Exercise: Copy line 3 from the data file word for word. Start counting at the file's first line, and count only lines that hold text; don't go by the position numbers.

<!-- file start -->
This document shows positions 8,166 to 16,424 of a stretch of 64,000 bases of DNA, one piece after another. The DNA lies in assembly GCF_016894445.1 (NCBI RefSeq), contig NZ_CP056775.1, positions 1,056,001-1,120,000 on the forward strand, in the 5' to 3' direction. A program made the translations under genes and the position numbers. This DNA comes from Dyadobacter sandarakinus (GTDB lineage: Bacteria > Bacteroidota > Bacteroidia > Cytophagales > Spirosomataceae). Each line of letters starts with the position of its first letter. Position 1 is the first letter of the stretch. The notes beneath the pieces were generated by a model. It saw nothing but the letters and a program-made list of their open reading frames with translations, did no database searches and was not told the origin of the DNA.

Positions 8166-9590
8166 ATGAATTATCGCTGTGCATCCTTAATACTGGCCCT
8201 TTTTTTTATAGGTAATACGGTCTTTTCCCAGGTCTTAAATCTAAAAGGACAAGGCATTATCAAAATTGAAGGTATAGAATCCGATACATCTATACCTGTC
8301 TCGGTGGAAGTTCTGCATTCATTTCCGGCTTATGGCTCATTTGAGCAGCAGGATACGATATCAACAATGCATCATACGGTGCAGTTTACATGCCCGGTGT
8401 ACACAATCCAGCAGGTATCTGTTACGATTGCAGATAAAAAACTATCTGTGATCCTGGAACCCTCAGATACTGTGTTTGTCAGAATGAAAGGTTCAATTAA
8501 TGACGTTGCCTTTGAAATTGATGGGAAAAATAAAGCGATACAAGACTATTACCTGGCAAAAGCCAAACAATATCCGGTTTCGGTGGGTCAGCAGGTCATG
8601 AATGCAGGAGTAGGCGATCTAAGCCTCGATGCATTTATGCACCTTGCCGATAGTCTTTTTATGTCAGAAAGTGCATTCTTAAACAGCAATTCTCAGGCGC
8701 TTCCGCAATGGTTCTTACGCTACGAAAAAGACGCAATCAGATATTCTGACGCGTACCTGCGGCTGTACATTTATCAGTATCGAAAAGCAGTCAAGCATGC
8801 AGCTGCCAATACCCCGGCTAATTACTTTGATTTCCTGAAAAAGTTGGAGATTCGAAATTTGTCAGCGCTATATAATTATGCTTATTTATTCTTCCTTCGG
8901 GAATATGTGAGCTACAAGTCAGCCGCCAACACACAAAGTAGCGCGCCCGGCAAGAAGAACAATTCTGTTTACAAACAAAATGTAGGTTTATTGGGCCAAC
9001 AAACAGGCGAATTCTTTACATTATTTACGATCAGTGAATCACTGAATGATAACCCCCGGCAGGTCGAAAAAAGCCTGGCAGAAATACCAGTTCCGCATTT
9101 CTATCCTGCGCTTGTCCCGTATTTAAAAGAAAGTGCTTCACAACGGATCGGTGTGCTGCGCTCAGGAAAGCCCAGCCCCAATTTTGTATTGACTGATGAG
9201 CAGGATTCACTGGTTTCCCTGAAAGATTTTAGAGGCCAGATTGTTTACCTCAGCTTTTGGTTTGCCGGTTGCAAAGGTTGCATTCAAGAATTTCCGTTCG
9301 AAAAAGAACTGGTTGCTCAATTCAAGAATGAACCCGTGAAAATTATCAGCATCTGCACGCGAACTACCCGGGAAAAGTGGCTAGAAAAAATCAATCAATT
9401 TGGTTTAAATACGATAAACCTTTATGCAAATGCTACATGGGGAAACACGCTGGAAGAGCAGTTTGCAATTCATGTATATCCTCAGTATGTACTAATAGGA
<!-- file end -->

8166 ATGAATTATCGCTGTGCATCCTTAATACTGGCCCT